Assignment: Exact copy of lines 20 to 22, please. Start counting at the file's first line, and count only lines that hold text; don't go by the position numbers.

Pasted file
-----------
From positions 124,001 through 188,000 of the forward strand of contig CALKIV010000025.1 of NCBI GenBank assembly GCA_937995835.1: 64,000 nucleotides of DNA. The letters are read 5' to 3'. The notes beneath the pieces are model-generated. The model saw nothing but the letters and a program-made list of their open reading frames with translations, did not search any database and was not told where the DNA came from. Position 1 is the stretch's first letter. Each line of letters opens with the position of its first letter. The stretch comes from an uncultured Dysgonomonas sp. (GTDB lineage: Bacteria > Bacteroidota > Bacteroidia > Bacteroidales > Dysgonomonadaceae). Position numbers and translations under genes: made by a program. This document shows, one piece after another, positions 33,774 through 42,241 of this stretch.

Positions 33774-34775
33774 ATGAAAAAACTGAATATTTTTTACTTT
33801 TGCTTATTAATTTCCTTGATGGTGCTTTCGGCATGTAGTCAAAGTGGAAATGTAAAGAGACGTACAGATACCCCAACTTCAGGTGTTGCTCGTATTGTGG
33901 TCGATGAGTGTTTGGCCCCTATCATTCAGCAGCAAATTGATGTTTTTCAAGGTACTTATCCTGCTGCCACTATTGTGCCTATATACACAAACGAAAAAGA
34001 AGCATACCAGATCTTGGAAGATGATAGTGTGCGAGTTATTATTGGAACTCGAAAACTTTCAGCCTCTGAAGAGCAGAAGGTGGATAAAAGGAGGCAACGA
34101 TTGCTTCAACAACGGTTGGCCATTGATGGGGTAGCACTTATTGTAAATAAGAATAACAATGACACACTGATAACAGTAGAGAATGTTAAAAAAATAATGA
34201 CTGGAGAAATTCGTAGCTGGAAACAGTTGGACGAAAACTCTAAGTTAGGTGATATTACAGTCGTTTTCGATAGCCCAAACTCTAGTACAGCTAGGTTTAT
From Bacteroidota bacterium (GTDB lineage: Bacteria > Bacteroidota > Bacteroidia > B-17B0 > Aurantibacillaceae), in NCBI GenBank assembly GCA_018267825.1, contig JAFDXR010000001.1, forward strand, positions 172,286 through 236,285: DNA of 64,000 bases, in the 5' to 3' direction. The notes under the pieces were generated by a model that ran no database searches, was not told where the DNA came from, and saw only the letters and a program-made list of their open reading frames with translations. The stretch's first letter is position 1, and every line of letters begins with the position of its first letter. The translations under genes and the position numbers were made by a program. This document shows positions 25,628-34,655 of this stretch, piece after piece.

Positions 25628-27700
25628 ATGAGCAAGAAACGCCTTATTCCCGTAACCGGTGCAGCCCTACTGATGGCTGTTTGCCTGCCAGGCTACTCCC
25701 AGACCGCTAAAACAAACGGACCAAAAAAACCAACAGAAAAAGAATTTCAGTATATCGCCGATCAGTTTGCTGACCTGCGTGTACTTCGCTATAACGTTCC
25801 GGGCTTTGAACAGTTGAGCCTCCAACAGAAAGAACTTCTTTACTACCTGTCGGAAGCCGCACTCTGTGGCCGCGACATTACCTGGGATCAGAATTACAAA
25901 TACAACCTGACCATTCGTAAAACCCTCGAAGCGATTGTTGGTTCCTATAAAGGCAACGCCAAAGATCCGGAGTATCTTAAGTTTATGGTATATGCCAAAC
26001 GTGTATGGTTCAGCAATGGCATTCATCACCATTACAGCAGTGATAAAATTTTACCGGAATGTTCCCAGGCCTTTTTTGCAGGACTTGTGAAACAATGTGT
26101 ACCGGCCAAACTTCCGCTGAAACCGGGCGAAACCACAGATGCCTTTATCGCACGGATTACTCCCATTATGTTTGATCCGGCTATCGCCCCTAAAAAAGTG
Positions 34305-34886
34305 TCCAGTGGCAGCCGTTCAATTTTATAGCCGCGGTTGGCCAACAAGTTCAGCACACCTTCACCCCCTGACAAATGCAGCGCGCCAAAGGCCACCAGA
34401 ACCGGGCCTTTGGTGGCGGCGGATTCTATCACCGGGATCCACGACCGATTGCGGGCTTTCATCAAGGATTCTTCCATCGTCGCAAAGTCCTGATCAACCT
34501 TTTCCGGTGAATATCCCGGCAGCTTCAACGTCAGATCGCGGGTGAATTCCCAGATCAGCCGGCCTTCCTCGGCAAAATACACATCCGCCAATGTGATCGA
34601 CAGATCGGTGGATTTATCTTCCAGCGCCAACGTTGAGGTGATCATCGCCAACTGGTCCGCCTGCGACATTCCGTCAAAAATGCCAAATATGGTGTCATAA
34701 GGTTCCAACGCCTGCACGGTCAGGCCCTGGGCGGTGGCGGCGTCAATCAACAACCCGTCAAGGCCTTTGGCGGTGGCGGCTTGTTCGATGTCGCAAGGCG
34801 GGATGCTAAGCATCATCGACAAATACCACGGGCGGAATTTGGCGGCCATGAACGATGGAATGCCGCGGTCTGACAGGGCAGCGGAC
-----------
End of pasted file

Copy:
34501 TTTCCGGTGAATATCCCGGCAGCTTCAACGTCAGATCGCGGGTGAATTCCCAGATCAGCCGGCCTTCCTCGGCAAAATACACATCCGCCAATGTGATCGA
34601 CAGATCGGTGGATTTATCTTCCAGCGCCAACGTTGAGGTGATCATCGCCAACTGGTCCGCCTGCGACATTCCGTCAAAAATGCCAAATATGGTGTCATAA
34701 GGTTCCAACGCCTGCACGGTCAGGCCCTGGGCGGTGGCGGCGTCAATCAACAACCCGTCAAGGCCTTTGGCGGTGGCGGCTTGTTCGATGTCGCAAGGCG